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A reasonable adjustment is any action that helps to reduce the effect of a disability or difficulty that places the candidate at a substantial disadvantage in the assessment situation. Reasonable adjustments must not affect the integrity of what needs to be assessed, but may involve:
Changing standard assessment arrangements, for example allowing candidates extra time to complete the assessment activity Adapting assessment materials, such as providing materials in Braille Providing access facilitators during assessment, such as a sign language interpreter or a reader Re-organising the assessment room, such as removing visual stimuli for an autistic candidate.
Reasonable adjustments are approved or set in place before the assessment activity takes place; they constitute an arrangement to give the candidate access to the assessment activity. The use of a reasonable adjustment will not be taken into consideration during the assessment of a candidate’s work.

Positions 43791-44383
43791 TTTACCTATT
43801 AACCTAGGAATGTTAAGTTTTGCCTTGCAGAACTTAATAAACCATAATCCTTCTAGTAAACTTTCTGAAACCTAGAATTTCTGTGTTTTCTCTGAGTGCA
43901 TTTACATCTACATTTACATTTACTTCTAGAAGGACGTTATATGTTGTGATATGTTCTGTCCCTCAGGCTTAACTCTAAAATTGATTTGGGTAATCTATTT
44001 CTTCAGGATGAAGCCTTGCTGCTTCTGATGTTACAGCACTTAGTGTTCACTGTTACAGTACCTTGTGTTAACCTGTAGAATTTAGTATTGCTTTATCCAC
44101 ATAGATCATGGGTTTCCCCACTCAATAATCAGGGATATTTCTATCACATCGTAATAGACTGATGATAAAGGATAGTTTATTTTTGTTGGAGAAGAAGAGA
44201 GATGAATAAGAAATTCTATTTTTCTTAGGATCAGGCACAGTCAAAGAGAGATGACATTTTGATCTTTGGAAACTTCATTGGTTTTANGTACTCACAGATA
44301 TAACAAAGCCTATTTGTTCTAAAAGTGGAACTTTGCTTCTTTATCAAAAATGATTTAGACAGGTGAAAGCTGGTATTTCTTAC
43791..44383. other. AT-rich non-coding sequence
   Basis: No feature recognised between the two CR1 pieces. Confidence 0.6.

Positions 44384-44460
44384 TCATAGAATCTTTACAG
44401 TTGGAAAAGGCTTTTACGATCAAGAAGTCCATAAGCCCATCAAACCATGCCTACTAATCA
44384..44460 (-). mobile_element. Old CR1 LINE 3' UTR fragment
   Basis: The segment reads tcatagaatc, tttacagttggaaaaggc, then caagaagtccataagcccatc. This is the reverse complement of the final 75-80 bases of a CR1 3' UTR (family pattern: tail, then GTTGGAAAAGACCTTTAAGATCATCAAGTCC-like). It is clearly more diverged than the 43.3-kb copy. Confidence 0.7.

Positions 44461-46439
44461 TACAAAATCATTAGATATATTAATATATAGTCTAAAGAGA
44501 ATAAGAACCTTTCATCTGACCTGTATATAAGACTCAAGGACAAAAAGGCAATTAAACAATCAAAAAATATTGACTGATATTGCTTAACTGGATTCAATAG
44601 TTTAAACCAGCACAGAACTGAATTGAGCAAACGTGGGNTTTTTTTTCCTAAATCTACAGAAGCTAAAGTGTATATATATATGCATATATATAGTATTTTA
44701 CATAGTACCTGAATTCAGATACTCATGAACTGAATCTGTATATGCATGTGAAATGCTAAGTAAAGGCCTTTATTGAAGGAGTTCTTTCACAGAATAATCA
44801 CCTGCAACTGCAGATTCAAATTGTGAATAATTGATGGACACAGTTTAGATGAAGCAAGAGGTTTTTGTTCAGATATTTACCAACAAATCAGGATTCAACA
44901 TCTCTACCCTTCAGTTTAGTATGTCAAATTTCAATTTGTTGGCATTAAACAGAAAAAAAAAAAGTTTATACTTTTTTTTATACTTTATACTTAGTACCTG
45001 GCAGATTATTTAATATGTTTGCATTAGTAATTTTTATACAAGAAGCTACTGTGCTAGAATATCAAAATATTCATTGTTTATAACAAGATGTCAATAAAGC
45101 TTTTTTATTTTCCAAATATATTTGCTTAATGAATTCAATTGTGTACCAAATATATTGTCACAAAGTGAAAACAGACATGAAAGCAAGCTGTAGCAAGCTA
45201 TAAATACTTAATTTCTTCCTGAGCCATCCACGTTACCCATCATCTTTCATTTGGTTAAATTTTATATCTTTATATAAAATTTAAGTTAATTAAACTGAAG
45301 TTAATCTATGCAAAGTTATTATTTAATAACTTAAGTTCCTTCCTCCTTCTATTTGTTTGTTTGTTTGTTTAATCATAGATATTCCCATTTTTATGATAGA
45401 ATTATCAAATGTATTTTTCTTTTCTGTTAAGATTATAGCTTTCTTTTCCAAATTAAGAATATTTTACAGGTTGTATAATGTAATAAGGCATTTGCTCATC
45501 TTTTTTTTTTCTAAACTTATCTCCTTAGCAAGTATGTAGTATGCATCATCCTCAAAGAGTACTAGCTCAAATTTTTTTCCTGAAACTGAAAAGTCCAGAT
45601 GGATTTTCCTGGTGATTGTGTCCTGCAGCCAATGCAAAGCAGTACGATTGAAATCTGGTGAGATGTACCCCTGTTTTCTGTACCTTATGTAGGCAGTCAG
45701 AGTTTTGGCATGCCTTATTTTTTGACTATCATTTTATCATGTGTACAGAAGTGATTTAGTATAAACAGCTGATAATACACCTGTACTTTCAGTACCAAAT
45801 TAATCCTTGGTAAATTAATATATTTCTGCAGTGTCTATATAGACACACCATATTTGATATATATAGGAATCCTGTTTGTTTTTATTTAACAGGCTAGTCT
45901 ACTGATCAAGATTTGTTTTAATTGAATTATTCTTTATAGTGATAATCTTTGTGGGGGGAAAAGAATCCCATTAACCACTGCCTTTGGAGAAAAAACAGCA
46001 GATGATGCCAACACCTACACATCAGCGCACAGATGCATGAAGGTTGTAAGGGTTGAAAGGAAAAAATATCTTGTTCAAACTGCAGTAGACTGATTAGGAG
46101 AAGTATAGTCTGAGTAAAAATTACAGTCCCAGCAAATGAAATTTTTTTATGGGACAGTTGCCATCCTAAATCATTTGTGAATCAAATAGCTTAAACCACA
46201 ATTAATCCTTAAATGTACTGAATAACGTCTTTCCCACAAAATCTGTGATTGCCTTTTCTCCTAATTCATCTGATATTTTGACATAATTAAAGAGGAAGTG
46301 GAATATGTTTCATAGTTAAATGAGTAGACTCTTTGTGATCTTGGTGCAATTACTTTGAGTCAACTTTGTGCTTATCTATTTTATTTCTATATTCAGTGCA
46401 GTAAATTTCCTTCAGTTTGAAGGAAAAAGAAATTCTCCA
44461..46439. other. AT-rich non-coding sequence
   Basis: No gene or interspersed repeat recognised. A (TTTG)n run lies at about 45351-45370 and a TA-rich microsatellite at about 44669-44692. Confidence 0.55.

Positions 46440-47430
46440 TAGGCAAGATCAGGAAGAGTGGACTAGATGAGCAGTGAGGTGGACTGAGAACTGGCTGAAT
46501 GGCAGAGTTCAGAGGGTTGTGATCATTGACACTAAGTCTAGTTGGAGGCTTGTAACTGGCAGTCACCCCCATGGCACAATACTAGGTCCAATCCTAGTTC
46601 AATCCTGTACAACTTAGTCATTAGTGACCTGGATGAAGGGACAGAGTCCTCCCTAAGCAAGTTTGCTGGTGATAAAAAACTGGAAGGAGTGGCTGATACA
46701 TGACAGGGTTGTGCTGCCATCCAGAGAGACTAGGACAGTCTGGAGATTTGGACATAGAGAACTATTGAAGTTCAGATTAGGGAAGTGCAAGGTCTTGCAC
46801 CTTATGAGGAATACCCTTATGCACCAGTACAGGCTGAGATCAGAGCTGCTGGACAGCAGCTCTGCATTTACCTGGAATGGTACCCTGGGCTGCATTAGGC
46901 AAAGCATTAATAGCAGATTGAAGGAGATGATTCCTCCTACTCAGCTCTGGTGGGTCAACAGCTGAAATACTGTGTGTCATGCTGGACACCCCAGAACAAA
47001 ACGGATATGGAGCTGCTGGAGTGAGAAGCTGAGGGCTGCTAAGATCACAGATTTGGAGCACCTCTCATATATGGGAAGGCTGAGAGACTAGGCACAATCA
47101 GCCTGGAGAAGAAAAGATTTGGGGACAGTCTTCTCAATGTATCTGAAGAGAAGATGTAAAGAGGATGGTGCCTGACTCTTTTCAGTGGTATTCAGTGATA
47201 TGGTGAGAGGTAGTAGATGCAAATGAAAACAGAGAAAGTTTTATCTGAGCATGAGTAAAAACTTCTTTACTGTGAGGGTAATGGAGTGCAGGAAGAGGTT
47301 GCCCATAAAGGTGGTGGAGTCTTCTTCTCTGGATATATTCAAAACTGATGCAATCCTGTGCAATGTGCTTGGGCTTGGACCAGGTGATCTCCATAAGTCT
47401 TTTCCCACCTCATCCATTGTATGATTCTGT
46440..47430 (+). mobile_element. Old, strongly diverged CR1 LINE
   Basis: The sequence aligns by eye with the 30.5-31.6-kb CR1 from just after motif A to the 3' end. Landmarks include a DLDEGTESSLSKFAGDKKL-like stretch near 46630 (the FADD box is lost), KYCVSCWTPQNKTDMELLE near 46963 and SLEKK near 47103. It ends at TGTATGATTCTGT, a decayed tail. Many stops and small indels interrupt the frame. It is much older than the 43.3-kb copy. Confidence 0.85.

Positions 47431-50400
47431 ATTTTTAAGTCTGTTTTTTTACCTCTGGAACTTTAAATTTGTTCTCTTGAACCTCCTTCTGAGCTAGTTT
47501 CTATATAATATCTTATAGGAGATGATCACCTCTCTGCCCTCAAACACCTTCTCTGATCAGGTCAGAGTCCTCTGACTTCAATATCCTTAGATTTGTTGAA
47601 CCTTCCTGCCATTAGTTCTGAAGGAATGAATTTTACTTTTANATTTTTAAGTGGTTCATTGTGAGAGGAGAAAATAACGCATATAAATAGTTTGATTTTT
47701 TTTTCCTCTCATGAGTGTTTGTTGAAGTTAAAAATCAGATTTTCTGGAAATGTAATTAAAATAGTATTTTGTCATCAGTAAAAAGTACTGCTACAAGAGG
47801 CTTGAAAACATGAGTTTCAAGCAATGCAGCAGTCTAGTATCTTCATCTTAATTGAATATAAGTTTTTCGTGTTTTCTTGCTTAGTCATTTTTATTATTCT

Awarding organisations and centres are only required by law to do what is ‘reasonable’ in terms of giving access. What is reasonable will depend on the individual circumstances, cost implications and the practicality and effectiveness of the adjustment. Other factors, such as the need to maintain competence standards and health and safety, will also be taken into consideration.